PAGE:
We’ll see if our daughter asks for a pullup bar when she’s two. Or boxing gloves. Or a kettlebell…

    To Dave B: there’s a lot wrong with how we approach sport in the US, not least of which is that it’s just for kids and “athletes” who are somehow different from the rest of us. Our role models are the super-capable, which can be disheartening. It’s neat to contrast to parts of Asia, where the wizened kung fu master is a symbol of strength even at an advanced age. There are all these *old* folks out working out in the park every morning! I’ve even heard young guys say that doing martial arts (tai chi, swordplay, etc) is “just for old women.” It’s awesome.

    In the meantime, my wife and I can only hope that the apple will not fall too far from the tree.

  13. Excellent post. My wife and I were just talking about this a few days ago. Our daughter just got her first pair of sneakers and is so proud. She loves to run. Keep it up, Ross. Always inspired by your blog.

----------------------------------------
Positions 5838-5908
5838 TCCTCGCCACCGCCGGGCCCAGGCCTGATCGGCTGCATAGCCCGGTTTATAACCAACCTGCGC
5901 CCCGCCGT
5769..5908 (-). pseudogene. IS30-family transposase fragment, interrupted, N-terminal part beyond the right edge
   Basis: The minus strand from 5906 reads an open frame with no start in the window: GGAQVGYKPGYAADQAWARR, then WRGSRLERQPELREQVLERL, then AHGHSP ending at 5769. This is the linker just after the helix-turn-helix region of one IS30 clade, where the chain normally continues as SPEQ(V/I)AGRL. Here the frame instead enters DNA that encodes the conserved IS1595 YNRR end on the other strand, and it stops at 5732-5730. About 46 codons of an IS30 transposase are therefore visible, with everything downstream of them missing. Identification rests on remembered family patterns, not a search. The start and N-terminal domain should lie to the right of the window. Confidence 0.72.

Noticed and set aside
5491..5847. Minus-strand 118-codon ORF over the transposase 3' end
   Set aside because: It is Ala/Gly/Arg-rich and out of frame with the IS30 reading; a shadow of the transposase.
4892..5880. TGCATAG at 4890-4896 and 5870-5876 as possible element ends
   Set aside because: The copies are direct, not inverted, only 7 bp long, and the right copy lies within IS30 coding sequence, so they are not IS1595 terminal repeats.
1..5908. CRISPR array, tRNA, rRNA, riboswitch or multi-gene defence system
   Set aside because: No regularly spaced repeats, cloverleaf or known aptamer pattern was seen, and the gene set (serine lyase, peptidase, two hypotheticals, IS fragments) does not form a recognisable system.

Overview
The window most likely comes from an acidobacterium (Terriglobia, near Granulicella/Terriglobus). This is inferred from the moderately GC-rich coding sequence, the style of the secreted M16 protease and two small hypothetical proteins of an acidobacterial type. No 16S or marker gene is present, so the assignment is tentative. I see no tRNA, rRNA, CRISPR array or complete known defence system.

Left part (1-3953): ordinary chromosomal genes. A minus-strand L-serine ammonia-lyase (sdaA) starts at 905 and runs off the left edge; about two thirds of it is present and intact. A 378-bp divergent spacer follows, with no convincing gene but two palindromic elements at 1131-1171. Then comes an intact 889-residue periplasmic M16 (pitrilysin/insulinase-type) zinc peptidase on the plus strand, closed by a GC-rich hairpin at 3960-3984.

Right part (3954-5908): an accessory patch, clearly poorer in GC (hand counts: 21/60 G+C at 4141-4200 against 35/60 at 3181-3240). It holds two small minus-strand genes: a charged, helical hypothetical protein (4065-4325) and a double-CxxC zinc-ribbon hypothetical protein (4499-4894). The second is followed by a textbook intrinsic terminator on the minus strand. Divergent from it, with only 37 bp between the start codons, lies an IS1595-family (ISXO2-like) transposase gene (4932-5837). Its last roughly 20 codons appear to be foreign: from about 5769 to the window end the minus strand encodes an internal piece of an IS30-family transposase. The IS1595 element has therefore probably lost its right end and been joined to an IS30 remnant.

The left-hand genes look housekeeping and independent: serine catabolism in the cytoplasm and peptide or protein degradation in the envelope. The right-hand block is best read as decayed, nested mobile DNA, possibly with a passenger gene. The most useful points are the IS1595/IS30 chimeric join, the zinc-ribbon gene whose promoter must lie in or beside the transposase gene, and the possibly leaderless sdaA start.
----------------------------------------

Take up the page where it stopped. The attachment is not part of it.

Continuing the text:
14. My daughter is in the gym at least four days a week. She loves to rope climb, jump rope, pull up, push up, jump, run. We also spend a lot of time in the pool. My neighbors always ask how my daughter is so fit at such a youg age. It blows my mind. SHE PLAYS! That’s it, she doesn’t think of it as fitness, she just plays. Thanks for everything Ross…your books, your site, your drive. Keep it up.

  15. Great Post Ross!

    I once asked a diet specialist how to get my 4 year old to eat more vegetables and fruit. She told me NOT to try to force her or bargain with her.